MIAMI (CBS4) – A Miami-Dade County judge issued a stern ruling to Miami Beach city attorneys Wednesday ordering them to turn over evidence of in the 2011 Memorial Day shooting that killed a man and injured four bystanders.
The court appearance was the second for the families of the victims. They claim the city of Miami Beach is stonewalling and believe some of the basic evidence, such as police radio transmissions, has been destroyed.READ MORE: Florida City Police Officers Arrest Driver Wanted In Fatal Hit-&-Run Of Mini Scooter Rider
“I am concerned that they are deliberately not giving us anything,” said Marwan Porter, attorney for the plaintiffs. “I am concerned there is something to hide and they don’t want us to discover what that is.”
Judge Victoria Sigler, who presided over Wednesday’s hearing, ordered the evidence be turned over months ago. During the hearing, attorneys for the city suggested her previous order to surrender evidence wasn’t clear or complete.
Judge Sigler reiterated her ruling to turn over all evidence to the plaintiff’s attorneys.
“Her ruling and her order was clear and unambiguous last time. It seems like the city is playing a game of semantics,” said Porter.READ MORE: Harvest Moon Right Before Fall Season Starts, Are King Tides Possible?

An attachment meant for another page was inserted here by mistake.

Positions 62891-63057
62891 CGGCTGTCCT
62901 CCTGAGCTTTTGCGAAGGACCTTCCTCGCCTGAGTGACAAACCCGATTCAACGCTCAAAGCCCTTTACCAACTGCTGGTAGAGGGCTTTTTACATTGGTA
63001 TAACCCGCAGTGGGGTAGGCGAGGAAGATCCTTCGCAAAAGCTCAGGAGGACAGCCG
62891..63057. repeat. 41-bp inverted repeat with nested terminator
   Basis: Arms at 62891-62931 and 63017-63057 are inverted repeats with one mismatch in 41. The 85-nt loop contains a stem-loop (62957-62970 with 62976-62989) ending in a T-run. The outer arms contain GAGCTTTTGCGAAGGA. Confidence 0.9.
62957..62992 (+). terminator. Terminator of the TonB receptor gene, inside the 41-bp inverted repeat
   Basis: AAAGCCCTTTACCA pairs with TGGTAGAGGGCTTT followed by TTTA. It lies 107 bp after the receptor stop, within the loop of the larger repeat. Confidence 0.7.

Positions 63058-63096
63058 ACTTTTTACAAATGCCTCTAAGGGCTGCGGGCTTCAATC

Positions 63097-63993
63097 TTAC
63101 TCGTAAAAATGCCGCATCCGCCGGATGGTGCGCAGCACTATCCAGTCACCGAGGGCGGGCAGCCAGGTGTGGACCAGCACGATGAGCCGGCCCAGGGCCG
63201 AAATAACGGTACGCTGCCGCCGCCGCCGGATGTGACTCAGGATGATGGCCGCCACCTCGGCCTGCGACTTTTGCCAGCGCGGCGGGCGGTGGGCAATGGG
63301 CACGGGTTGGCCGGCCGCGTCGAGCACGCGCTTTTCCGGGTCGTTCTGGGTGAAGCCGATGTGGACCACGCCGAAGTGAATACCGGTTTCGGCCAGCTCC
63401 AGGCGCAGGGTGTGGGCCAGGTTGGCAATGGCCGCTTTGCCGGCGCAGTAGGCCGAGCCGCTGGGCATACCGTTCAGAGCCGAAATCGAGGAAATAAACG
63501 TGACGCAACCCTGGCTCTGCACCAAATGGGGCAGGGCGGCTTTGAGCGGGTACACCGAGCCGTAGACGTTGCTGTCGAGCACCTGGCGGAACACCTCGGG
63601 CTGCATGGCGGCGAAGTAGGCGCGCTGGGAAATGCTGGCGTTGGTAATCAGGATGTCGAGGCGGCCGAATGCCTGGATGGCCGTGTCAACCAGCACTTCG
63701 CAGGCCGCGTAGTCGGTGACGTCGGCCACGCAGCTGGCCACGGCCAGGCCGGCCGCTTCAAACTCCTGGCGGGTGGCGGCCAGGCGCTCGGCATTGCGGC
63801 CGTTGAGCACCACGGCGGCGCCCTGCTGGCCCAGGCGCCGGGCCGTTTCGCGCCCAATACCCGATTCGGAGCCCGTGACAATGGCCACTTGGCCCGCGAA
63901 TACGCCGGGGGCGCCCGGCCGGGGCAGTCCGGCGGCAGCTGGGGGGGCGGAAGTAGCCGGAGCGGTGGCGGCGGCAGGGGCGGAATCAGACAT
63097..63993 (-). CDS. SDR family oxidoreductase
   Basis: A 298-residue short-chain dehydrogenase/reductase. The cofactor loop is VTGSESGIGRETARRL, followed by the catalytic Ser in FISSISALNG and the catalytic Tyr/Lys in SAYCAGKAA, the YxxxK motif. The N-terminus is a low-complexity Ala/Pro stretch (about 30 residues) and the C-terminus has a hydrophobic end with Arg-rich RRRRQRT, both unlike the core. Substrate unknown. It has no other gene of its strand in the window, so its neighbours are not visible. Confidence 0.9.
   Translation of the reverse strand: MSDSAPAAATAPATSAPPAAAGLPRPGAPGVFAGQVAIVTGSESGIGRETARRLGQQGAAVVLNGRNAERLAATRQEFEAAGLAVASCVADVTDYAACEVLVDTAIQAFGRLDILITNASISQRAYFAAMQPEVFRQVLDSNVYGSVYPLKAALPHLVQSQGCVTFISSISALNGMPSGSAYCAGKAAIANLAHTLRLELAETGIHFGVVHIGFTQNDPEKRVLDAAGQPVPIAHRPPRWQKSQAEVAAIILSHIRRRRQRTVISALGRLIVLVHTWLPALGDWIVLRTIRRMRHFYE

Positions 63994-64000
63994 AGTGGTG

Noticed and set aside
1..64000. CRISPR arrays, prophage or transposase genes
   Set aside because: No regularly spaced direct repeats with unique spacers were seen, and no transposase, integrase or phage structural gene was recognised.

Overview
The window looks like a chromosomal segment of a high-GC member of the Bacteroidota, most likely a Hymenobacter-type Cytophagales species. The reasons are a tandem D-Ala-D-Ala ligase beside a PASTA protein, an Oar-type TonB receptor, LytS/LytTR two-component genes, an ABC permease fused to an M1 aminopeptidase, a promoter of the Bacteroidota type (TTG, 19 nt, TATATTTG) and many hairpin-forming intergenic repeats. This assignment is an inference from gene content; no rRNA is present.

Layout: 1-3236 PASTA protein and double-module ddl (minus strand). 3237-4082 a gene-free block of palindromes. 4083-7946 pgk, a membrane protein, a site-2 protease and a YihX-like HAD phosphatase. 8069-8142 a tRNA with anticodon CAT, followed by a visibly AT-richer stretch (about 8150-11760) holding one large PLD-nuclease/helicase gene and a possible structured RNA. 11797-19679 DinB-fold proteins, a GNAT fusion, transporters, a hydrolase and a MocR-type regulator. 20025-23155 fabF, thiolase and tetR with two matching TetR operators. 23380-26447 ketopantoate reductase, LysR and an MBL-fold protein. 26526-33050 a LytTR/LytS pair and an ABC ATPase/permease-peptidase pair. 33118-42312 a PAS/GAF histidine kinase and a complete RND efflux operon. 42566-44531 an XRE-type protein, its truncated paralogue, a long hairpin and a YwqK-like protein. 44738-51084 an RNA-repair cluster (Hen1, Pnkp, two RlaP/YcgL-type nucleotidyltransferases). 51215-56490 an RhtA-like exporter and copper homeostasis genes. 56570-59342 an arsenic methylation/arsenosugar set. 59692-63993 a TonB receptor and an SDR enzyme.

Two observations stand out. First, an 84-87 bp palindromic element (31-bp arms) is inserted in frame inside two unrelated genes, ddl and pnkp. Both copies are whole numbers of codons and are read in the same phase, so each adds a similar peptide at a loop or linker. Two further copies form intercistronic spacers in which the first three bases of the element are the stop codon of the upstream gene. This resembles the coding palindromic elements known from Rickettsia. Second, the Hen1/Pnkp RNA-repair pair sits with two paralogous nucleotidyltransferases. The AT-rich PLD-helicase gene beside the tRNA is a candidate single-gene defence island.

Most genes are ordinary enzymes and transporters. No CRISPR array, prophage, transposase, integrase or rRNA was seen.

During proceedings, it was also revealed that Miami Beach Police only in recent days completed their probe of the shooting and handed the case over to the office of State Attorney Katherine Fernandez Rundle where it now sits.
The city’s attorney had no comment when questioned outside court by CBS4’s Gary Nelson.
Raymond Herisse was killed in the early morning melee. Police claim Herisse was driving erratically the wrong way down Collins Avenue. At one point he almost hit a Hialeah police officer on a bicycle who was helping with crowd control. Police said they thought the driver may have been armed.
As Herisse rolled to a stop near near 14th St. and Collins Avenue, police opened fire on the car. The barrage of bullets was captured on camera and posted on YouTube. Records show police fired 116 rounds, Herisse died on the scene.
Police found the gun hidden in Herisse’s blue, bullet-ridden Hyundai three days later.MORE NEWS: Miami International Airport Tops Country For Highest Number Of TSA Employees To Have Gotten COVID
A Miami-Dade Police’s forensics lab report found that Herisse did not test positive for gunpowder residue which means he did not fire the weapon.